Al Gore is feeling good.
In 2021, the former vice president and one-time presidential nominee is arguably just as well known as the man who made it hard for viewers to sleep at night with his landmark 2006 documentary An Inconvenient Truth.
So it might be surprising to hear Gore, now the chairman of investment firm Generation Investment Management, repeatedly refer to himself as “optimistic” on climate progress, while reeling off a long list of reasons to be cheerful.
There’s the proportion of newly installed electricity capacity coming from solar and wind—90%—and the dropping costs of renewables and electric vehicles; the huge jumps in investment for improving clean technology; the momentum of the Biden administration on climate change; and the boom in environmental, social, and governance (ESG) investing.
“I like to quote Rudi Dornbusch and his famous law,” Gore told Fortune by video call, referring to the late German macroeconomist. “Things take longer to happen than you think they will, and then they happen faster than you thought they could.”
That “really does describe where the world has been and is going, and the speed with which the transition is taking place in the real economy.”
It’s a paraphrased quote Gore has favored in the past, most recently when tweeting about a landmark day in the history of the oil and gas industry: May 26, when Exxon Mobil and Chevron both received stunning rebukes from investors, while a Dutch court told Shell to pick up the pace of its emissions reductions.
“Keep up the pressure,” he tweeted to his 2.9 million followers. “It’s working!”
When asked if the Biden administration’s focus on climate change has contributed to the momentum, he agreed that it has.
“It makes all the difference in the world, and all the difference to the world, when the U.S. is on side, leading, and really providing the kind of momentum that’s necessary. We saw that in Paris; I think we’re going to see it in Glasgow, as well,” Gore says, referring to the COP26 meeting in November.
He’s hopeful that China, too, will come forward at the meeting with additional commitments, and he points out that when the “U.S. and China move in the right direction, then the rest of the world has a great chance of making COP26 a spectacular success.”
And of course, there’s the stratospheric rise in demand for sustainable investments.
In an annual sustainability trends report, the Gore-chaired Generation Investment Management said that inflows into ESG-linked funds have increased 10-fold since 2015—the year of the Paris Agreement. Over that period, sustainable debt issues grew eightfold, and private equity and venture capital funding doubled. The report also points toward net-zero commitments made by countries—which now cover three-quarters of global GDP—and by the Net Zero Asset Managers initiative, with $43 trillion in assets under management.
Generation isn’t the only one to note the rise of ESG investing; it has been one of the main financial trends in a roller-coaster 12 months. Inflows into ESG products in the U.S. in the first quarter of 2021 set an all-time record of $21.5 billion—five times higher than the first quarter of 2019, fueled by a surge in new financial products, according to Morningstar.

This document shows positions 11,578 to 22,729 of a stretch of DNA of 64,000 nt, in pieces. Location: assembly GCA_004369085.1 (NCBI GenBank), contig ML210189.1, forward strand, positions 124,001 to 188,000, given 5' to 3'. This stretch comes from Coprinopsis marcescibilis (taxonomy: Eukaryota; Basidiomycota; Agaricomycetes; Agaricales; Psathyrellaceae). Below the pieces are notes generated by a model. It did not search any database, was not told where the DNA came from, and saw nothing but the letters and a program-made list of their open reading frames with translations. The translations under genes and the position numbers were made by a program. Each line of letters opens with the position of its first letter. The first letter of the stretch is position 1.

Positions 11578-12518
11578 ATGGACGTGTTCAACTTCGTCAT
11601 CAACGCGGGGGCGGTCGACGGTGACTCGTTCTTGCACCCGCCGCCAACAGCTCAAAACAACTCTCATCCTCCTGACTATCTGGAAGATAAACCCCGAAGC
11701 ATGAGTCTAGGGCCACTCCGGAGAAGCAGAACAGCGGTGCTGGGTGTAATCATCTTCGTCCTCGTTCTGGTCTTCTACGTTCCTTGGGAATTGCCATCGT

“From our point of view, this has really been a banner year for ESG,” Gore says.
Of course, that momentum comes with a major qualification: There’s always the danger of lumping genuine progress in with targets and claims that lean toward the flimsy, vague, and outright fraudulent.
“The threat of greenwashing is rising,” warns Gore. “And if we were to fail and let greenwashing get out of hand, then that would bring the risk of derailing the progress.”
To illustrate his point, he points toward examples both specific—a recent Greenpeace investigation into Exxon Mobil’s misleading lobbying tactics on climate policy, for which the company’s CEO subsequently apologized—and more broad. That includes the “growing unease” at the low quality of some of the stated net-zero goals, and the gap between some companies’ targets themselves and what’s actually being done to reach them, he points out.
“It’s more common with these long-term goals where companies set a goal decades away, and everybody in the executive team is going to be long gone before that date is ever reached,” Gore says. “A lot of politicians who are making these pledges are in the same situation.”
When it comes to financial investments that purport—without much evidence—to be “green,” governments themselves are starting to crack down. The U.K. said last month that it would launch a technical advisory group to lead on greenwashing; the EU, as of March, also has rules forcing fund managers to show exactly how their products qualify as climate-friendly.
But investors and asset owners are getting much more sophisticated, Gore adds, in rooting out the bluster and “discovering who’s real and who’s not, who’s greenwashing and who’s not”—even as the scope remains “significant” in ESG investing.
His perspective, nonetheless, remains bright.
“Let me emphasize, I’m optimistic,” Gore says. “I think the industry as a whole is moving powerfully in the right direction.”
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